The Yahoo Music Business Model

A few days have passed since I used and published my initial impressions of Yahoo Unlimited, and during that time, I have come a conclusion, though that word has such finality to it. Yahoo Unlimited is an ad-supported personal radio network.

There, I said it. Now let me explain. Radio networks normally have preset play lists, and deejays that manage those play lists. The songs, which are broadcast in a one-size fit all model, are interspersed with advertisements. Ads bring in the dollars, and keep large terrestrial radio network owners in gravy.

In case of Yahoo Unlimited, the online company offers up a million songs, turns you into a deejay and charges you $5 a month. (As long as you don’t download the tunes to devices!) If people transfer music subscriptions to a device, they cost Yahoo about $6 a month, and as a result the whole model is unprofitable to begin with. (Business Week reported that Yahoo could be paying around $8 a month to the music industry, but my sources are saying its $6 per subscriber per month.)

Given the state of the MP3 player device market, and the minimal support for devices as of now, in reality Yahoo’s music service is all about making customers sign-up and listed to music on their PCs. It makes most economic sense of the company.

Of that $5-a-month subscription fees, Yahoo is going to send about $3.50 goes to the music industry, a number of industry sources have told me. (Business week put this figure at $6 a month.) As long as folks don’t start moving songs over to their devices! Lets assume it costs Yahoo spends about $1 per user on infrastructure, hosting and bandwidth costs. Its total costs are about $4.50 or so.

In other words, the money to be made for Yahoo here is about $0.50 per user per month or about $6 a year. Even with a million subscribers, that works out to about $6 million a year. That’s not enough to even cause a blip on Yahoo’s bottom-line.

Enter advertising. If Yahoo can sell ads worth $2 a month on its PC-only service, the monthly profits can swiftly climb. More ad-dollars will mean even more cash in the bank for Yahoo! In other words, you play the deejay; create your play lists and ad dollars make it all happen. Just like a radio network, except one with extreme personalization.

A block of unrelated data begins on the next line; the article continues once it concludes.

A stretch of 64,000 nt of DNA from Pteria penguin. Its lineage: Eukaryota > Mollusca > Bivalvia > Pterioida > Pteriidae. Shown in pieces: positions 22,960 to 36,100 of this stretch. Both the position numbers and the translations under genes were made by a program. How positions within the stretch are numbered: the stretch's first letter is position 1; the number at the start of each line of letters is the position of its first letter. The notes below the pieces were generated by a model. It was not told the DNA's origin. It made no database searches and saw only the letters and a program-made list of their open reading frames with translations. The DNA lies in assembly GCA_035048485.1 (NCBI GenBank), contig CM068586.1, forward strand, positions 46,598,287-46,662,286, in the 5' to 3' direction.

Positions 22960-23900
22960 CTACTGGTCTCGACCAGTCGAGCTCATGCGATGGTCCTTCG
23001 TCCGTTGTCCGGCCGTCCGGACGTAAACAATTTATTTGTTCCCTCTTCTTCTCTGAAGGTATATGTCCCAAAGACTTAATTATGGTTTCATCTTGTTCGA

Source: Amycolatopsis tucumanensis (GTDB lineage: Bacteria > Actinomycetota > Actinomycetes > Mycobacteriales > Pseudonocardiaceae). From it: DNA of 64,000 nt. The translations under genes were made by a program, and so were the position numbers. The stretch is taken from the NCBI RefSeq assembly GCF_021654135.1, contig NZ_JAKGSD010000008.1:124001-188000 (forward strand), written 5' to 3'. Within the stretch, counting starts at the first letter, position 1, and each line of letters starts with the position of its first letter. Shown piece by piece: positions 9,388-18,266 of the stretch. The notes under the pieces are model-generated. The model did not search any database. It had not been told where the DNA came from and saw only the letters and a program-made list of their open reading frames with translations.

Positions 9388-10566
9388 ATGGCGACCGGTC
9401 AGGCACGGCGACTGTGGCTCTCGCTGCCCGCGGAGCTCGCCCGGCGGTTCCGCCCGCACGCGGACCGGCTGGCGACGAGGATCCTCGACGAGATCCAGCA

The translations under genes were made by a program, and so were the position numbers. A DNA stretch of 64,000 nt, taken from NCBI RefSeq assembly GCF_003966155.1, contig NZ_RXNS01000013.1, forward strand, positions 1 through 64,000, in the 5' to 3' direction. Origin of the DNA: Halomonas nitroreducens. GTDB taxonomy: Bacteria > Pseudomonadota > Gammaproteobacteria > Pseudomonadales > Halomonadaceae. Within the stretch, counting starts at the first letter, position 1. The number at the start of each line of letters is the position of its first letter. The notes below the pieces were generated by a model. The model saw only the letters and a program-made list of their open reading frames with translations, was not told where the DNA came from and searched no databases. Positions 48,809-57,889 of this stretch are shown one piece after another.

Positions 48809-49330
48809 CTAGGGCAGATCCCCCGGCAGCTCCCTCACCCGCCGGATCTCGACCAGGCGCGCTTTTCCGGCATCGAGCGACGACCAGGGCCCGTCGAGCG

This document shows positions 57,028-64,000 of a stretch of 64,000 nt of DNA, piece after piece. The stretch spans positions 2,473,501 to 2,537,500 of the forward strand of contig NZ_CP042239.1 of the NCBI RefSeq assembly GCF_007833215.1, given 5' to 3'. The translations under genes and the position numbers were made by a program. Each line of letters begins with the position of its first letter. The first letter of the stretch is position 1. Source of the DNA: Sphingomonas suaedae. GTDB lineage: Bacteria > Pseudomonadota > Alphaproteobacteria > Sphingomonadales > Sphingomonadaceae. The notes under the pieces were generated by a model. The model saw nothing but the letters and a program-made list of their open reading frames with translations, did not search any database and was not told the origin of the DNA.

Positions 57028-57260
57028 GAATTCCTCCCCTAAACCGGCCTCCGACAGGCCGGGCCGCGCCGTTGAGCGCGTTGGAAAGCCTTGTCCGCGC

Hypothetical scenario: what if Yahoo turned this into a free service, and decided to eat all the costs, that is $4.50 a month – within days it would have more than 20 million users who will sign-up. $6.50 a month of advertising every month, on every user means $130 million a month or $1.56 billion a year. Even with costs hovering around $1.08 billion, Yahoo could make some serious cash here. Has the record industry hoisted by its own petard?

The problem is that this model won’t work for Napster or Real Networks – they just don’t have the scale of Yahoo, or the audiences to cherry pick from 176 million registered users. Yahoo will become their single biggest nightmare. And while that is happening, Apple will continue to sell its iTunes! Think of it this way – if Yahoo Unlimited is Infinity Broadcasting, then Apple is Virgin.

There are a couple of issues, I admit.

1. It’s going be tough to sell advertising in an area that right now at least is subscription only and actually convincing consumers would be most difficult aspect of my theory.
2. Given the level of greed at the record labels, they are most likely to demand a cut of any money Yahoo makes on advertising.

But despite that Yahoo has got to be thinking that advertising is their endgame, for sure, or Steve wins his bet. Though I would say, Jerry has better odds. On Yahoo Music every time you look at a bio or something else you end up on a page with a (surprise!) banner ad.

Business Week’s Heather Green has her take on this. Yahoo has insisted that it is not an ad model. “We thought that too, but according to Dave Goldberg, vice-president and general manager of Yahoo! Music: “We’re not doing this to sell ads,” he says. Yahoo, he says, already has an ad-supported model in its Internet radio and music video offerings. “For users who want more control and greater access, subscription is the right model for them.”

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